While it's not likely to win a Pulitzer, it's a fun read for those of us who remember the days (and watched religiously) when MTV actually played music videos. If you get nostalgic at the mention of names like Bill Bellamy, Tabitha Soren (and Martha Quinn, if you're old enough), 120 Minutes, etc., then you'll probably find this behind the scenes look at the heyday of MTV very entertaining (as I did).
Kennedy, the world needs you back on TV! If you are of a certain age, you either loved or hated Kennedy's wacky presence on MTV, where she introduced "music videos," back before "the youtube." As a kid I found her annoying and endearing in equal measure, just like this book. Her stories are sometimes really funny, and further her case that there was a golden era for MTV, but the book would be more substantial if she discussed the immense changes the music industry went through as MTV defined its ...more
Dec 28, 2013 Jen rated it 4 of 5 stars
Shelves: 2013
you know when you pick up a memoir to read about specific things about a person and they end up dwelling on shit you don't care about and then barely mention the things you wanted to hear about? yeah, well this book ain't like that. she jumps right into the meat (while remaining a virgin til marriage, wut!...a republican virgin, wut wut?). I watched a lot of mtv growing up and this was an entertaining read and exactly what you'd want to learn about if you picked up a book written by an mtv vj. a ...more
Michael Scotto
This was a fun read, but could have used a little more editing. Still, an illuminating tale from a unique time in music.
I used to stay up until midnight or set my VCR to record Alternative Nation everynight during the early nineties, so I remember Kennedy well. Being a teenager, before the Internet was invented, it was the only outlet to hear music from other parts of the country/world outside of live shows. I remember in 1991 the first time I saw the Smells Like Teen Spirit video, it changed my life! So I was pumped up to read this book, but I thought it was just...ok. There's some cool stuff, but honestly a lot ...more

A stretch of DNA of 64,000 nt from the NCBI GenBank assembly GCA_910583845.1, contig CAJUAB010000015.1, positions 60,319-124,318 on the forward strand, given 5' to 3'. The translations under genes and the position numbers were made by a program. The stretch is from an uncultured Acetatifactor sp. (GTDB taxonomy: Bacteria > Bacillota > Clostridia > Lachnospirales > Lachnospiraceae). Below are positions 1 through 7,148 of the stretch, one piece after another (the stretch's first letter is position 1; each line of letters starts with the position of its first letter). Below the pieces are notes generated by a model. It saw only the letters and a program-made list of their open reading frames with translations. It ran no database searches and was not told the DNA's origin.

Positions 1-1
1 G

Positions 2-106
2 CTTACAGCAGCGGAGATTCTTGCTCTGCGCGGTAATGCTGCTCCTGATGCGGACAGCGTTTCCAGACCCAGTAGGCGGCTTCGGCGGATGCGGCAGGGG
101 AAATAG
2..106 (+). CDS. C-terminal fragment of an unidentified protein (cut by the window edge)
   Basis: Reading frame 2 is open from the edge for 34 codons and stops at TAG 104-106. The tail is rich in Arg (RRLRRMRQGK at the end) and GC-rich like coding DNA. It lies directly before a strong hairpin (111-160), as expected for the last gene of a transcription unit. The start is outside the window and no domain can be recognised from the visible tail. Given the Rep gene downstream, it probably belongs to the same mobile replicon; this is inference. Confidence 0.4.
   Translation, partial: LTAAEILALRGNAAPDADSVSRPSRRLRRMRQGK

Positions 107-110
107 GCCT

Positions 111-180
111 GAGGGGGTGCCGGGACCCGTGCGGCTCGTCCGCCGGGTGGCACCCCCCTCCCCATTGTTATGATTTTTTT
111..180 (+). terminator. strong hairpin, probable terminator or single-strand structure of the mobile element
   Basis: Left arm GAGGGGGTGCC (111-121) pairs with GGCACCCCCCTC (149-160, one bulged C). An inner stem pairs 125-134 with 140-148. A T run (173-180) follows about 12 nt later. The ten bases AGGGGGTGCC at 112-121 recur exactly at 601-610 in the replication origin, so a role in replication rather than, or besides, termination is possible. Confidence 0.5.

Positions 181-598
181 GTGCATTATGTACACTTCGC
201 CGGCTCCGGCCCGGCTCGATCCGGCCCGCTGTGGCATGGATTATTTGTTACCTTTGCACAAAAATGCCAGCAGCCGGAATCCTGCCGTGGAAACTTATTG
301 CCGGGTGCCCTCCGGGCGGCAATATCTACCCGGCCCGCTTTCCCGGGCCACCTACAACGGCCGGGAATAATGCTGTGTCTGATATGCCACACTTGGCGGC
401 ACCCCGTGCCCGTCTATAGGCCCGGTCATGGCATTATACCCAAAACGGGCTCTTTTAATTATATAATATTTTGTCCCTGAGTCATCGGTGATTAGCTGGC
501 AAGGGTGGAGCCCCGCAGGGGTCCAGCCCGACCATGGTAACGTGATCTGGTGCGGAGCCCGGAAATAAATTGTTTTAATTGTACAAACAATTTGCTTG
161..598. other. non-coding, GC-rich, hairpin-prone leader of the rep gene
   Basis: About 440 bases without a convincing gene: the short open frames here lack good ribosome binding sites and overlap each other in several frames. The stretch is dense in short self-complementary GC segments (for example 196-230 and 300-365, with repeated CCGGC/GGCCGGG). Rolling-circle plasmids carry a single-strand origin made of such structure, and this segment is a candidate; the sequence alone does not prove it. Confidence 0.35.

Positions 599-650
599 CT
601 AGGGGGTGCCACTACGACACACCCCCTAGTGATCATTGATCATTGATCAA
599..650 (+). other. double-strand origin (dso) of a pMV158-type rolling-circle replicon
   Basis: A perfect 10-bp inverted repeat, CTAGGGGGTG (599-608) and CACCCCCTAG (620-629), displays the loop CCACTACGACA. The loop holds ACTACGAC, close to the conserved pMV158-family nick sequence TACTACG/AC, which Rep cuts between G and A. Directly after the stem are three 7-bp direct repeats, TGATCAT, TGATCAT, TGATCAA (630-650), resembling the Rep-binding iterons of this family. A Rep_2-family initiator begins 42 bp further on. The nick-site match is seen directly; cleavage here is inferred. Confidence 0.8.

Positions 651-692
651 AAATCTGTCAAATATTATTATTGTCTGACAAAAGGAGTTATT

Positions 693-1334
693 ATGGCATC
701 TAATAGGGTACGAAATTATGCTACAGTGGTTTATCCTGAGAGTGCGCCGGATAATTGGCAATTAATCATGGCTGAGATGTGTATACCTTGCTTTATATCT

So... I'm just a little younger than Kennedy and, though she was kind of annoying on MTV, I was jealous of her gig and very interested in her behind-the-scenes stories. Those do not disappoint. And I really liked that she interviewed some of the key people in her anecdotes/personal journey to get their memory of things. But she was still annoying!! I'm glad I read it though, to have those stories filed in my brain - dirt on Trent Reznor or the Zappas for example - I'll just remember it filtered ...more
I loved it! I just finished the whole book and it brought back so many memories. To the point I was frantically at times looking for youtube to back up the stories and videos of the days. I was a teen in the nineties and to see an awesome nerd-goddess on TV was a looking up point for me. Kennedy stood out for sure. And if you want a behind the scenes peek into that MTV X-Gen era this is the perfect book!
Julie Ivens
This book is like Adam Carolla's book (Not Taco Bell Material)-it's funny, there is no holding back, and I would only tell my husband to read it. If you were a teenager who loved music and/or watched a lot of MTV in the 90's (yes and yes) then you may enjoy this book. Be warned, there are things in here you will read that you cannot wash out of your brain. So be ready for that.
I gave this book two stars instead of one because I managed to finish it, which I wasn't sure I would be able to do at one point. The most interesting parts were her interviews with other celebrities. I also give her points for calling out people who she thought were jerks and not being fake nice toward them. I felt exhausted after finishing it, and not because it's 2:12 a.m.
At first, I really enjoyed this book. But Kennedy writes just like she talks. So for a few chapters it is somewhat amusing. But then it becomes mind-numbing and difficult to read. If you are a Kennedy fan, then I would absolutely get this book. If you are looking to relive some of the glory days of MTV, there are better books out there than this.
E Shay
Any child of the 90s will appreciate this blast from the past. The storytelling is a little all-over-the-place at times, but in this situation, I think it works. Kennedy includes random stories about friends and frenemies in the music industry, with a make-out session or two thrown in for good measure. Love Kennedy now, loved her back then.
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Lisa Kennedy Montgomery (stage name Kennedy) is an American political satirist, radio personality, and former MTV VJ. She was the host of MTV's now-defunct daily late-night alternative rock program Alternative Nation throughout much of the 1990s.
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“Because as a musician to say that I play music to be creative is a lie, I could do that at home by myself. I mean it’s true, but it’s not the entire truth. There’s something about people driven to do something public on a large scale in front of the masses and perfecting and portraying a personality that is true but it’s amplified.” 0 likes